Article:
Like, I've gotten comfortable in that space that it's okay not to have memorized the syntax of it all and to be excited by that, in fact. And you get to be forever a learner. It is a cool thing. But I think that that I've noticed is just a bit terrifying for folks when making that beginning jump into tech itself.

Kiran: Yeah. And I also think it's important to call out that code doesn't necessarily mean non-technical. And I want to strike the word non-technical from everyone's vocabulary. And I also think that things like documentation are super important and things like using the tools that make things easier, GitHub Actions, writing YAML. All these things are valid, and they're important. And writing Markdown is still coding. Computer…docs is still coding.

It doesn't have to be C++. It doesn't have to be Python. It doesn't have to be JavaScript and especially if you have dyscalculia like I do. I can only get so far in JavaScript before there's no more JavaScript I can learn because I'm not great at algebra. And recognizing that is okay. But I'm not going to sit here and willingly make myself feel bad because I don't know algebra. I can contribute in other ways. I can write docs; I can use GitHub Actions; I, I can use no-code or low-code tools.

And now there are things like GitHub Copilot, which GitHub Copilot is a whole thing in and of itself, which you got to weigh your pros and cons with some of these tools. But a lot of them out there are really there to make your life easier.

Use templates. Use things that make your life easier. And make sure that you're not necessarily making yourself feel bad for something that you have no control over. And if somebody tries to gatekeep you by saying you're not a real programmer, you can be like, "Mm, okay, can I understand your docs? If I can't, then that's a problem for you." [laughs]

Lauren: I've worked at companies before that celebrate that ethos of it's hard to learn this.

Kiran: Exactly. But it shouldn't be.

Lauren: And I'm like, oh, wow. Y'all are toxic. I got to go.

Kiran: Exactly. Yeah, bye.

Lauren: That isn't cool. Let's be welcoming to folks who are trying to learn this and encourage them. Give them a path to entry that makes them successful, how noble.

Kiran: Exactly. You got to streamline contributor experience. You've got to make sure that the contributor experience ladder allows for people from all backgrounds to contribute, whether they come from a CS background or a non-CS background. You've got to have those opportunities available for everyone and make sure that everybody that's contributing whether it's docs or code, still feels like they're appreciated and that nobody is held on a pedestal compared to anybody else.

Lauren: I couldn't agree more. Retweet. Okay, Rin, make your shout out. What would you like listeners to go check out?

Kiran: I would love you to check out the Camunda Community Hub on GitHub. Please do go check that out. That is our wonderful, like I said, GitHub organization where our open-source community extensions reside. You can find some open-source projects to contribute to. We'd love it if you did. Feel free to give that a look and see what's over there. We have a lot of wonderful stuff happening in the Community Hub.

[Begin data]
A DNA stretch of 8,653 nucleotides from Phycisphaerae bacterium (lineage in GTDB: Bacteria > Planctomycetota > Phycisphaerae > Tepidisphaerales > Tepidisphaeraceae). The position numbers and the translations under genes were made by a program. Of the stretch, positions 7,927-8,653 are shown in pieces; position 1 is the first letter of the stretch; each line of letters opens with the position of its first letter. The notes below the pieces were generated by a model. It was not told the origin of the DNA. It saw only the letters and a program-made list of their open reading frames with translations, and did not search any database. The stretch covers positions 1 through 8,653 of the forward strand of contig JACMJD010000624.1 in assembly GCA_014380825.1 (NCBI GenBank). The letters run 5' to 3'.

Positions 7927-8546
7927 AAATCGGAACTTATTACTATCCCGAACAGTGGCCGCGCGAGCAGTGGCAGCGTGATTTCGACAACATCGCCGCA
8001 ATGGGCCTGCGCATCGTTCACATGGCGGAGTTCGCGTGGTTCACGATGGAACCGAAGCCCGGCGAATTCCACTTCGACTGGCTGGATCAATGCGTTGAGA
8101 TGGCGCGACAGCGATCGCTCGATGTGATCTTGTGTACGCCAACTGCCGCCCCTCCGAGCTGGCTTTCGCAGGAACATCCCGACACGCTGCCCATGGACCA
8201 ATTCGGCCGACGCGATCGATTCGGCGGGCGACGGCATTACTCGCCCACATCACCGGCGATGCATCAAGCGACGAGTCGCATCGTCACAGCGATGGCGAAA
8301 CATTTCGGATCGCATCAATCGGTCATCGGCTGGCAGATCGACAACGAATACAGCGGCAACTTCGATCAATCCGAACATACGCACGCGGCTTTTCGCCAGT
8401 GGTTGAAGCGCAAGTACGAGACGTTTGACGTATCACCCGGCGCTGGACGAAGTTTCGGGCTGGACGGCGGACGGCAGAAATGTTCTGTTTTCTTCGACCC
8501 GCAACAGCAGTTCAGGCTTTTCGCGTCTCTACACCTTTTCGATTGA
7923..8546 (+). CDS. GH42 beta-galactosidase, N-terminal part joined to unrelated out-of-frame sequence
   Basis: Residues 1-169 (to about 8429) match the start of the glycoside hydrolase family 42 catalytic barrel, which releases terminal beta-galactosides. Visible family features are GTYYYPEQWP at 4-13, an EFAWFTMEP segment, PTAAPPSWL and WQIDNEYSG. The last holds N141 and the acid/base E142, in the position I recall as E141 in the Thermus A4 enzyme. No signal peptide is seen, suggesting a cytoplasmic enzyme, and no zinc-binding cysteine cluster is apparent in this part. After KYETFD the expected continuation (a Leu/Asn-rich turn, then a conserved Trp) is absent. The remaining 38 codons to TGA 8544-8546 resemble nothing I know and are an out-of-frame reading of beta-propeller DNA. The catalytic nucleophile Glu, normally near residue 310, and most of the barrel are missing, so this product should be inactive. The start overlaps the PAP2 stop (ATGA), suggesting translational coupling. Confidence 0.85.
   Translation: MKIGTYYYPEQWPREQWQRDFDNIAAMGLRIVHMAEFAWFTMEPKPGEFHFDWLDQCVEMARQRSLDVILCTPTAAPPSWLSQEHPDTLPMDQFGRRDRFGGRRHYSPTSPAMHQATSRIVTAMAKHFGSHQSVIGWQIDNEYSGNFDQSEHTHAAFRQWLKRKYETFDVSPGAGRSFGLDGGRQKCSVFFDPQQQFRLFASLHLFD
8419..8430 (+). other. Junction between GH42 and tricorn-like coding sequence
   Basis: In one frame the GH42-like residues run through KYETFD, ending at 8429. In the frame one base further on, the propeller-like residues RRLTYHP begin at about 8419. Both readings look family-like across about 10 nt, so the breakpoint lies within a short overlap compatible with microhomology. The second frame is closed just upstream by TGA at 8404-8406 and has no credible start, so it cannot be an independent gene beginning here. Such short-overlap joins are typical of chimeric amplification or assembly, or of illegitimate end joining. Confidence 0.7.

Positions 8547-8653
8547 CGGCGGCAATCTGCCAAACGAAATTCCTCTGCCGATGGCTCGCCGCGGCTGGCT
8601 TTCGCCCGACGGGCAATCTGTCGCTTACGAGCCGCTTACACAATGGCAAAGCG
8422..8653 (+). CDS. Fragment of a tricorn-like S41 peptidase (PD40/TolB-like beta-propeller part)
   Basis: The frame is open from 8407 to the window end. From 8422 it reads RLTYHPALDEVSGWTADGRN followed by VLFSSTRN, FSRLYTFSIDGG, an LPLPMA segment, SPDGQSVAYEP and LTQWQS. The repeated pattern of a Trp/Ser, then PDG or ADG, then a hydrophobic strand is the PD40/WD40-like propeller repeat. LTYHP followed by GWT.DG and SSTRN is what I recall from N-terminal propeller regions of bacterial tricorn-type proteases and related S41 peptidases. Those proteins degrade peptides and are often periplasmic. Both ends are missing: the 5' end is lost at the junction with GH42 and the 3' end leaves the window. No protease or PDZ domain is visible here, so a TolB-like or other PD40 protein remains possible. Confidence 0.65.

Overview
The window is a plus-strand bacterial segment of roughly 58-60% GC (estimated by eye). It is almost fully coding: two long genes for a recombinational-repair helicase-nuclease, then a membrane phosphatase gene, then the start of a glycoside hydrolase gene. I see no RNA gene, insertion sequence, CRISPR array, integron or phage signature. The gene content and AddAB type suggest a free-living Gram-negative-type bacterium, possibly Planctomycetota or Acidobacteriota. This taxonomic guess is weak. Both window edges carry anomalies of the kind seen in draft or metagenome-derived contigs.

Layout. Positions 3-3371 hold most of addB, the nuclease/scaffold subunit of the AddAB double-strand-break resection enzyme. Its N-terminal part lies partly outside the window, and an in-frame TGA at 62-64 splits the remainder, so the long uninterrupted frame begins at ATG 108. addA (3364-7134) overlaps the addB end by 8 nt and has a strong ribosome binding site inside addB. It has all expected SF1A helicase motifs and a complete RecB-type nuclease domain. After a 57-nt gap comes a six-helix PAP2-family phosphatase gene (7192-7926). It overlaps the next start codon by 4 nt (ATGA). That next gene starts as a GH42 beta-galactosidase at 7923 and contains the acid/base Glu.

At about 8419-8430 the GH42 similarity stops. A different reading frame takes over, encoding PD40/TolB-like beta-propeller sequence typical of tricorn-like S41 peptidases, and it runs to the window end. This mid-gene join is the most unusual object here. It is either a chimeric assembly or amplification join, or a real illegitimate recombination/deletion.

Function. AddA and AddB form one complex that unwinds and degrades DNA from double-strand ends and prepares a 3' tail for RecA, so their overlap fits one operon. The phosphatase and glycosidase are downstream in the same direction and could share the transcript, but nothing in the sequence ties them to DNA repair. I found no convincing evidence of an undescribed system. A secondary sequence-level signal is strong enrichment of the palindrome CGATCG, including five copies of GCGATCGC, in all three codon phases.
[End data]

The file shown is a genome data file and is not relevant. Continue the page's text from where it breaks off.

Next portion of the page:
I'd also love it if you checked out...it's at camunda.com/careers. We're hiring. Please join us. Wonderful stuff. Just check out camunda.com in general. Feel free.

Lauren: We'll include all of those links in the show notes. [laughs]

Kiran: Definitely check out the Camunda Community Hub for sure. If you were to check out one thing, check out the Community Hub. It's really great. And also if you're interested in our meetups, please check out our meetup page. We have a lot of those. So feel free to check those out as well.

And we do have our Champion Program if you are already using Camunda. We will be opening a new cohort next year. Feel free to get involved. Get on our Camunda forums and contribute to our community, and you might be a Camunda Champion too.

Lauren: I love it. That's so great. Rin, where can people find you online?

Kiran: Oh geez. They can find me on Twitter. And I'm sorry in advance because I tweet a lot. Feel free to mute me. [laughter] My Twitter is the little @ thing, and then it's K-I-R-A-N_O-L-I-V-E-R. That's me @kiran_oliver on Twitter.

I am on LinkedIn at CK Oliver, or you can just search my name Kiran Oliver, and I'll come up. I've got purple hair. And on GitHub, I'm C as in cat E-L-A-N–T-H-E, Celanthe. And that'll be me. And you'll probably see me in the Community Hub if you click around. I am there. Yeah, so that's me on the internet. I also have a website ckoliver.com, but it has not been updated in a very long time.

Lauren: I mean, yeah, those personal websites are so hard to maintain. I'm feeling the pressure from what is the…Polywork. Are you on that?

Kiran: Oh gosh, yeah. Polywork I might poke at while I'm off but in the Christmas-y lull. Might.

Lauren: I'm going to add that to my to-do list for that also.

Kiran: Yeah, I know, right?

Lauren: Let's be each other's accountability buddy, and we'll do it. [laughs]

Kiran: For sure, yeah. Are we Twitter mutuals? I'll bug you. [laughs]

Lauren: I mean, I'm sure we are. Oh, you know what? No, that's on me. Yes, we are now. Okay. I am so grateful for you.

Kiran: Thank you. This was awesome.

Lauren: This was so wonderful to chat with you and hear your story. Such a joy. Everyone go give Rin 1,000 thank yous for sharing advice, wisdom, personal experiences, and just tips on navigating this wild space that is tech. And yeah, I just so, so appreciate you.

Kiran: Thank you so much for the opportunity. This has been wonderful. I really appreciate it.

Lauren: All right. I'll talk to you soon. Bye.

Jonan: Thank you so much for joining us. We really appreciate it. You can find the show notes for this episode along with all of the rest of The Relicans podcasts on therelicans.com. In fact, most anything The Relicans get up to online will be on that site. We'll see you next week. Take care.